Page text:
As we come to the end of our stay in Notre Dame, we are all reflecting on what this work has meant to us so far. Apart from being the job on which most of us saw our first chipmunk.
Putting on a show of this nature with so few actors and no director has helped us to gain a better understanding of what we do in the rehearsal room. Where our strengths and weaknesses lie. If you only have yourself and your fellow actors to police your habits you really start to identify them. And we need to look at our process closely now because the other, very important, part of our work has come into play. The teaching. As we move around the USA, we will be teaching classes in the daytime to university students. These classes are not usually acting classes. They are on a range of subjects. We come into the room with our expertise, and use it as best we can to approach whatever topic we have been asked to approach.
I do not think of myself as a teacher. I think of myself as a practitioner. Not through aggressive self identifying. Just through a habitual contempt for bad teachers from my childhood. Here’s looking at you, Mr Wimbush. And through an unexamined lack of confidence in my ability to put things across. “What do I have to teach?” was my worry. “Oh shut up,” was Claire’s response. Which is what I love about actors. And was an entirely appropriate response.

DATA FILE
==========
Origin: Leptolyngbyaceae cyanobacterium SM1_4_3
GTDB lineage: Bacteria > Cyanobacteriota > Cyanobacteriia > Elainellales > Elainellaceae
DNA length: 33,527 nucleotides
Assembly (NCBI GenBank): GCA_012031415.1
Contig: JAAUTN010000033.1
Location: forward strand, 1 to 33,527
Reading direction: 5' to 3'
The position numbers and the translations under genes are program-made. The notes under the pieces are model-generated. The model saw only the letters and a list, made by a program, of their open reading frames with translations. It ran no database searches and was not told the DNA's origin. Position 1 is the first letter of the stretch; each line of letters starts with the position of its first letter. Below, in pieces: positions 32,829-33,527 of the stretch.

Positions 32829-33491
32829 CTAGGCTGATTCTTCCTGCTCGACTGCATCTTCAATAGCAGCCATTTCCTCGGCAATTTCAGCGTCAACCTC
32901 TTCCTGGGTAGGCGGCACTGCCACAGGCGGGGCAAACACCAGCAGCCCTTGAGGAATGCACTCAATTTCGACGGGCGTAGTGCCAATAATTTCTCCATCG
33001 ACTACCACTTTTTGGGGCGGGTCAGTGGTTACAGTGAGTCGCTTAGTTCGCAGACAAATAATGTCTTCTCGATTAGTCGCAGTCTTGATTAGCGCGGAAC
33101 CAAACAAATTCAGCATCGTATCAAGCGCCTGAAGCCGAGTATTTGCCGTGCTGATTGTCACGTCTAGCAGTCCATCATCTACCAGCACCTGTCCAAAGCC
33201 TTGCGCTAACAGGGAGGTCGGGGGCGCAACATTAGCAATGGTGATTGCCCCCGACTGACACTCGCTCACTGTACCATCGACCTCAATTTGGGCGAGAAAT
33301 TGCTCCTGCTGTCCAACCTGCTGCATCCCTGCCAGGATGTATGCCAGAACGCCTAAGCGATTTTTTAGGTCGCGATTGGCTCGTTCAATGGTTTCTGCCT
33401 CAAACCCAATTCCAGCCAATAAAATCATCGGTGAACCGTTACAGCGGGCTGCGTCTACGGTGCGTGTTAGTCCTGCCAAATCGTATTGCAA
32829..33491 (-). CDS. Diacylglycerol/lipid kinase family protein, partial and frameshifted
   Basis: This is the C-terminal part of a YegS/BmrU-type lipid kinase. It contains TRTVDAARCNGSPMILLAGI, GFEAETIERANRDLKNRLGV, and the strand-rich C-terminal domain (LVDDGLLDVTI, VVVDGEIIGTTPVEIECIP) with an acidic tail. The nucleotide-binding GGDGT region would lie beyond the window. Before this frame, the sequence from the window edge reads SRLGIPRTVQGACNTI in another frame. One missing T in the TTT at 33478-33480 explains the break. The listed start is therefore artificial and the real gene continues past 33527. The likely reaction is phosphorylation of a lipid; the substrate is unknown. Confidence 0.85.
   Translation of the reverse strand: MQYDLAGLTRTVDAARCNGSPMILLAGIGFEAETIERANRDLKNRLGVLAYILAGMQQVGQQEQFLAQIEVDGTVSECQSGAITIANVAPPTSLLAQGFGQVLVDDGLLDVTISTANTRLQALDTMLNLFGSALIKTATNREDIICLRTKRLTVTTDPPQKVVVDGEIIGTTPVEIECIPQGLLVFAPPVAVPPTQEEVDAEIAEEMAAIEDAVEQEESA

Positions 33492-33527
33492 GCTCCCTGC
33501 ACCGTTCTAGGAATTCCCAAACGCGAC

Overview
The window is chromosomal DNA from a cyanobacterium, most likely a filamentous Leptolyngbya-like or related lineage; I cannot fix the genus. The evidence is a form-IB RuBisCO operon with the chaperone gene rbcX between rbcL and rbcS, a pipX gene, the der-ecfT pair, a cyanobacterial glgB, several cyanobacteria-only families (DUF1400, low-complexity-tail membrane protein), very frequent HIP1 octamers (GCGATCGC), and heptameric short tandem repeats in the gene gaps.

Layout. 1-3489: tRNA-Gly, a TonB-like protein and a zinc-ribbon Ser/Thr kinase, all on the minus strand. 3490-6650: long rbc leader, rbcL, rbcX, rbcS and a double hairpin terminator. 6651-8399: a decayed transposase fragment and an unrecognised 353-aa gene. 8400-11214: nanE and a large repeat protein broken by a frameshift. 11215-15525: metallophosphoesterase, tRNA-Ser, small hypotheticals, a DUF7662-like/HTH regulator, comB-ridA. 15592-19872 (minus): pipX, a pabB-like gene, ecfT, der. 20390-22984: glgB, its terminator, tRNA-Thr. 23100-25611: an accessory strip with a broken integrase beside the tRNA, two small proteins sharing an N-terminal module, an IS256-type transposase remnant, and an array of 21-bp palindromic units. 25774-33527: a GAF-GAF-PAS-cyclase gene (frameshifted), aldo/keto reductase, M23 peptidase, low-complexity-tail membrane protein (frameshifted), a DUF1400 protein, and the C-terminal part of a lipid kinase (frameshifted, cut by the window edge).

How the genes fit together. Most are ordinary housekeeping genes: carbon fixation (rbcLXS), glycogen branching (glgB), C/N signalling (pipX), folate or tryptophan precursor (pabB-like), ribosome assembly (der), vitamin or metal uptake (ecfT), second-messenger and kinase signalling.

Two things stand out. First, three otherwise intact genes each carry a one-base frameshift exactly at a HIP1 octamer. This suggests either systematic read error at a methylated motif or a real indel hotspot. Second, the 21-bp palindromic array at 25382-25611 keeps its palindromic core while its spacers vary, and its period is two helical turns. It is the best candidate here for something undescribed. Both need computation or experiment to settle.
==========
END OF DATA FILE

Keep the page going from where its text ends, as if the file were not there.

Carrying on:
The lovely thing is, we are not called upon to be the voice of the absolute. Just to share the things we have learnt. And we are, by our nature, eloquent people.
My first class was on Ethnomusicology and the oral tradition with Tala Jarjour. Eep. I was ridiculously nervous, and since all my students were anthropologists they were nervous too. We were on the stage in a massive theatre where I couldn’t work out how to put the lights on, and I was asking them to sing and improvise fairy stories. It was a great big nervous pie. But we ate it. And there was some tasty filling. I improvise in song in London all the time with The Factory. I love it and am getting quite good at it. But nerves are a stinker and I hadn’t been prepared for having to run the room.
Fortunately I had another class that day with Romana Huk, on Verse Drama. And this was in a non cavernous room with lights that I could work out how to switch on. And I knew I’d have to run the room so I did. Reflecting after the class I realised that, by teaching others, if you are open and honest, you teach yourself as well. I know a great deal more about the things I do unthinkingly now, having had to put them across to a room full of strangers.
My final class was Hamlet for English students with John Staud. He wanted them on their feet, so I did some acting work on them through the text. And helped a few of them to shift and be honest and confident while being watched by their peers. It was helpful having the perspective I’ve gained from doing an English degree myself. And having to explain how simultaneously helpful and unhelpful the academic perspective can be for an actor in practice. How my journey at drama school was away from it until I could hold on to the useful elements (quick study, no fear of sightreading etc) and abandon the less useful (endgaming, overweighting meaning etc)
By working practically with others, and speaking to them about my craft, it has already helped me chrystallise my understanding of that craft. And all five of us will be deepening that understanding as we tour and teach on a wealth of different topics across a wealth of different communities.
(By Al Barclay)